© 2002, Deeth Williams Wall LLP. All Rights Reserved.
By: Heather Watts
(April 12, 2002)
AIDS and Africa
Since the Uruguay Round of the GATT in 1994, patented drugs, and access to them, in the developing world have become major discussion points. Nowhere is the issue more important, than in Africa, the continent facing one of the worst health crises in history, and which is also the continent with the highest number of Least-Developed Countries (or LDCs) in the world.
In 2001, the severity of the AIDS crisis in Africa hit an all-time high, with over 30 million HIV-positive individuals. While it is important to note that, in reality, malaria is a greater scourge on Africa's people, the issues surrounding patented HIV anti-retroviral drugs are more acute due to the fact that unlike for malaria, the investments in, and development of, treatments for AIDS have been monumental in the last decade. However, all of the progress made in recent years has also occurred at a time when the intellectual property rights of Western-based multinational companies have been stronger than ever.
Since 1996, AIDS patients in the developed world have benefitted substantially from combinational anti-retroviral drug therapy (or HAART), and while the therapy is not a cure, it has significantly extended and improved the lives of those living with HIV and AIDS. However, the therapy is not cheap. At about $15,000 (U.S.) per person per year, it is beyond the reach of most patients in the developing world, particularly Africa, where health expenditures per citizen can be as low as $10 (U.S.).1
The Trade Related Intellectual Property Rights Agreement and Developing Countries
The United States was forceful in its aim to include Intellectual Property in the Uruguay Round and succeeded in accomplishing its goal: to achieve an international set of rules which would ensure that patent protection throughout the member countries of GATT would be as long as, and as effectively enforced, as that granted in the United States.2
The vehicle for the initiation of these changes is the Trade Related Intellectual Property Rights (or TRIPS) Agreement.
Many developing countries afford shorter terms of protection for intellectual property rights, or define such rights very narrowly. These countries' patent granting and patent protection regimes can also often suffer from corruption, can be unreliable or difficult for western-trained lawyers to use and understand. The TRIPS Agreement seeks to impose international norms for patent protection and strengthen mechanisms by which patent-holders may collect royalties. When countries become members of the World Trade Organisation (WTO) (which is the body responsible for overseeing the implementation of, and adherence to, the TRIPS Agreement), they must commit to providing a minimum of 20 years of protection to patent holders under Article 33 of TRIPS. This requirement was placed in the TRIPS Agreement as a result of intense lobbying by Western-based international companies, particularly pharmaceutical companies, who see long terms of protection for their patents as a necessary tool to guarantee them income in return for the investment they have made in the development of their drug products. Such companies seek to prevent the establishment of, or to dismantle regimes of compulsory licensing or parallel importing in all countries who are members of the WTO.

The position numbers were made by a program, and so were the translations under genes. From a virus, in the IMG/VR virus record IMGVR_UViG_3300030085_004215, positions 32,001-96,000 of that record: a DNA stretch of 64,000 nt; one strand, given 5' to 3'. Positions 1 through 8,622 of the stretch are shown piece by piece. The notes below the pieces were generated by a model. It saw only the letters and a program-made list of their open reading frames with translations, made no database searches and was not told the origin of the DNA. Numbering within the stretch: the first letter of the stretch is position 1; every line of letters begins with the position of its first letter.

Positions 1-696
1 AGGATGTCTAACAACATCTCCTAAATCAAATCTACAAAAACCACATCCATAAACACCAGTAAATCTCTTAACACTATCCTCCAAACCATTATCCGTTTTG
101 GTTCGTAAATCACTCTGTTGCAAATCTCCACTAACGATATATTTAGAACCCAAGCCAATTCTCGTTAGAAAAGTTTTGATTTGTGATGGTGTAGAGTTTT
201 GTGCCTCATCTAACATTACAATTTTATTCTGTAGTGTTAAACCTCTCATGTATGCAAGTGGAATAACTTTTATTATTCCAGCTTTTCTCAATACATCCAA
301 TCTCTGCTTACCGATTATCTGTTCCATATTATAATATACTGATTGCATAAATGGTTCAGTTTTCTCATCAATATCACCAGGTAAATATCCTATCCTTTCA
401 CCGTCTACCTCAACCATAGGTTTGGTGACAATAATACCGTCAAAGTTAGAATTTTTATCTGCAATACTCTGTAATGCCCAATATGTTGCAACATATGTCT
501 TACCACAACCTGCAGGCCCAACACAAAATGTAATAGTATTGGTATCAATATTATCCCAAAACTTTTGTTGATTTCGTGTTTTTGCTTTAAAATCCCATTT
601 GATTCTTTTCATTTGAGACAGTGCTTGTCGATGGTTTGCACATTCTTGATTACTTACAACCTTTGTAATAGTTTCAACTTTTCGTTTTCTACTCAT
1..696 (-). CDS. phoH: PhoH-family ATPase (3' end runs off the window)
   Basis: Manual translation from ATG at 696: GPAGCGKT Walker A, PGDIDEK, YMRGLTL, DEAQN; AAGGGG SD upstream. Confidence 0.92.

Compulsory Licensing and Parallel Importing
Compulsory licensing is a regime under which patent-holders are required to license their technology and are to be compensated for the resulting reduction in market share by royalties paid by the licensee(s). It can be structured in various ways, depending on the goal, to be achieved. For example, in Canada, a regime of compulsory licensing was introduced for the first time for pharmaceuticals in 1923, but did not allow compulsory licensees to import patented substances, thereby limiting the regime's usefulness.3
However, in 1969, the Canadian Patent Act
was amended because of a belief that Canadian drug prices were too high when compared with those paid in other countries. The regime was extended to include the right to import ingredients, and through judicial interpretation, to include chemical intermediates (substances intended for, and necessary to the synthesis and production of medicines, but which are not the medicines themselves).4
Also, under the expanded regime, a compulsory licence could not be refused unless the Commissioner of Patents could find a "good reason" not to grant one, and apparently such refusals were rare. As a result, compulsory licence applications increased greatly, competition between licensors and licensees was stimulated, the generic drug industry in Canada grew and drug prices were kept down as a result. However, in 1987, the Canadian government questioned the value of compulsory licensing and decided that the regime had encroached too far into the patentees' sphere of exclusivity. They also concluded that this had resulted in a decrease in research and development of new products because the 4% royalty typically awarded was insufficient to cover the costs of such activities. In 1987 the regime was altered so that while compulsory licences could be granted immediately, the use of such licences would be deferred for a period ranging from 7 to 20 years after the issuance of the patent, thereby ensuring a period of exclusivity in the marketplace for the patentee. In this time period the Patented Medicine Prices Review Board was established to ensure that patentees did not charge excessive prices during the deferral period; this Board collected information on drug company expenditures and monitored prices for the following six years. But in 1993, even this regime was considered to be too controlling and was seen to impact adversely on Canada's involvement in GATT and NAFTA negotiations. Because Canada was the only industrialised nation to have a compulsory licensing regime at that point, it was felt that it should bring its regime into line with other industrialised nations. The result is the current Notice of Compliance system in Canada; one in which patentees have market exclusivity for the entire duration of their patents, and in which generic drug companies are limited to proceeding with product development for the limited purpose of enabling them to enter the marketplace on expiry of the patent.5